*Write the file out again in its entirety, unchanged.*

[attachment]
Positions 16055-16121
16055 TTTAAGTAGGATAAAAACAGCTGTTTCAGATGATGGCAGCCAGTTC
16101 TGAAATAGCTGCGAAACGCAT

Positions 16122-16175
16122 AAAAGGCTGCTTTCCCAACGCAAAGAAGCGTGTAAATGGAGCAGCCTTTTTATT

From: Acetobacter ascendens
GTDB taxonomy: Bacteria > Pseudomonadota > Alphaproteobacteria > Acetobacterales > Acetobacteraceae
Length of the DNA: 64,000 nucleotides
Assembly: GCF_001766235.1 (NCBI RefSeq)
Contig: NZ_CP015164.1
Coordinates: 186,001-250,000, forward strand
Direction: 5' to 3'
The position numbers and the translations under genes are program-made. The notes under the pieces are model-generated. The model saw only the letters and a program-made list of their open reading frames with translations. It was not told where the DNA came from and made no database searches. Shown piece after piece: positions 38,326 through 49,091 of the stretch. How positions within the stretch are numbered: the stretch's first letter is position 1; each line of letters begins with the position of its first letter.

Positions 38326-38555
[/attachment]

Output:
Positions 16055-16121
16055 TTTAAGTAGGATAAAAACAGCTGTTTCAGATGATGGCAGCCAGTTC
16101 TGAAATAGCTGCGAAACGCAT

Positions 16122-16175
16122 AAAAGGCTGCTTTCCCAACGCAAAGAAGCGTGTAAATGGAGCAGCCTTTTTATT

From: Acetobacter ascendens
GTDB taxonomy: Bacteria > Pseudomonadota > Alphaproteobacteria > Acetobacterales > Acetobacteraceae
Length of the DNA: 64,000 nucleotides
Assembly: GCF_001766235.1 (NCBI RefSeq)
Contig: NZ_CP015164.1
Coordinates: 186,001-250,000, forward strand
Direction: 5' to 3'
The position numbers and the translations under genes are program-made. The notes under the pieces are model-generated. The model saw only the letters and a program-made list of their open reading frames with translations. It was not told where the DNA came from and made no database searches. Shown piece after piece: positions 38,326 through 49,091 of the stretch. How positions within the stretch are numbered: the stretch's first letter is position 1; each line of letters begins with the position of its first letter.

Positions 38326-38555